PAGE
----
Jose Graziano da Silva, Brazil's former food security minister, took over as director-general of the Rome-based Food and Agriculture Organization on Jan. 1. He told reporters Tuesday his top priority was to make good on the agency's mandate: eradicate world hunger.
Graziano acknowledged that the anticipated recession in much of Europe this year could affect his effort, with countries possibly renegging on their annual FAO dues. But he said the assessments are relatively paltry and that the main effect the global economic crisis will have on FAO is more work.
"There will be many more people getting hungry, unemployed and we will need to find new ways to assist those governments," he said.
Graziano said he expected that food prices wouldn't rise much but that they also wouldn't fall. "But volatility will remain, that is clear," he said.
FAO, which is the UN's biggest specialized agency with a $1 billion budget, has been battling the effects of wild swings in food prices that have particularly affected poor countries.
The FAO's food price index hit an all-time high in February. It has since decreased slightly, but experts warn that food prices remain far too high for many poor communities. The agency put the number of hungry people in 2010 at 925 million, the overwhelming majority living in developing countries.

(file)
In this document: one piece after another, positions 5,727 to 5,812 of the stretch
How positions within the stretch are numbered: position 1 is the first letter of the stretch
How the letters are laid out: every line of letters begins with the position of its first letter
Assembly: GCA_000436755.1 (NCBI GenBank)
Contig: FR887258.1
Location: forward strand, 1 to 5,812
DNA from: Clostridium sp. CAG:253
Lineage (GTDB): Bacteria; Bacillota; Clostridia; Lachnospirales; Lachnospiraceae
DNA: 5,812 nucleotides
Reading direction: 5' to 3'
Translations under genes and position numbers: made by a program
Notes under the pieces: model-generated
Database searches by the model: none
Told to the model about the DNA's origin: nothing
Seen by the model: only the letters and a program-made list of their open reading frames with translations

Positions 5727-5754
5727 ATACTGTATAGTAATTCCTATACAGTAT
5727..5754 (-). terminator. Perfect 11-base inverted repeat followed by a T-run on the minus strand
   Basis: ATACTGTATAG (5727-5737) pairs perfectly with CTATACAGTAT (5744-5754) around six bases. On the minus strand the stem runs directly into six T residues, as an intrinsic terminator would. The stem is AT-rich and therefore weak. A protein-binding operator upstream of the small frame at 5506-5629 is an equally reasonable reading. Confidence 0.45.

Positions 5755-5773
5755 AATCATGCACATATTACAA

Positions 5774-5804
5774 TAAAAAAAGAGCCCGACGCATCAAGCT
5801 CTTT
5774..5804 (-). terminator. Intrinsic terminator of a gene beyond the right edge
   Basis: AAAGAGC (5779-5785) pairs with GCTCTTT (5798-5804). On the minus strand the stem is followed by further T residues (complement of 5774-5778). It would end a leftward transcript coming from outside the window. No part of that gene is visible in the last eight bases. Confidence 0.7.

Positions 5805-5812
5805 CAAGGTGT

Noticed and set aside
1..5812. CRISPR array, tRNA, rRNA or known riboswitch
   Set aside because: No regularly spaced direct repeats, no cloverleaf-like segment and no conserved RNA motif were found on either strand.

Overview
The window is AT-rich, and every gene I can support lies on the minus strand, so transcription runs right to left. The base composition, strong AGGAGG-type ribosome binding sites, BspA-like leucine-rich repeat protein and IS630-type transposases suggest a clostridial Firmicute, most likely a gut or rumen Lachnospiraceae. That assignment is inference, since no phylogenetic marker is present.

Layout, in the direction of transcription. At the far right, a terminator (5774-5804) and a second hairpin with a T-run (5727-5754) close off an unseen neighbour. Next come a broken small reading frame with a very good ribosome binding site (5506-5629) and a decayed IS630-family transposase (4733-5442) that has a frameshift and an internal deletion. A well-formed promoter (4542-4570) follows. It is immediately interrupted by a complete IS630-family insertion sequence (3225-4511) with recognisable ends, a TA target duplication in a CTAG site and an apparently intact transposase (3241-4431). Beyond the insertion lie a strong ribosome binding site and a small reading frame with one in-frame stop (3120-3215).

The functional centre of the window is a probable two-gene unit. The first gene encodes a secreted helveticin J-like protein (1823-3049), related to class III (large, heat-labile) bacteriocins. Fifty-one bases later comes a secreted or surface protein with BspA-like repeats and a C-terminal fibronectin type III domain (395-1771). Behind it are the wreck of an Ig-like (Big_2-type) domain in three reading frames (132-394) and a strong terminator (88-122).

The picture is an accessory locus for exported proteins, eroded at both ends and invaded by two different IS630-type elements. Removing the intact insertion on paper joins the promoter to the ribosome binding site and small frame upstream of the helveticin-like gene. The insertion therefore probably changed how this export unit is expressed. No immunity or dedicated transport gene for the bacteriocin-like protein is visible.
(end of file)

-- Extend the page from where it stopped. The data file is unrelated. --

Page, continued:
Graziano is one of the architects of Brazil's much-lauded Zero Hunger program, which over the past eight years has helped lift 19 million Brazilians out of poverty. He has said one of his main priorities was to decentralize FAO's work to the regional and subregional levels, since that's where hunger is fought.
"You solve food security problems at your village, at your town at your neighbourhood (level) — not at the global level," he said. "Nobody eats at the global level. You eat in the restaurant, in the cantina, at your house. That's where you need to provide those answers."
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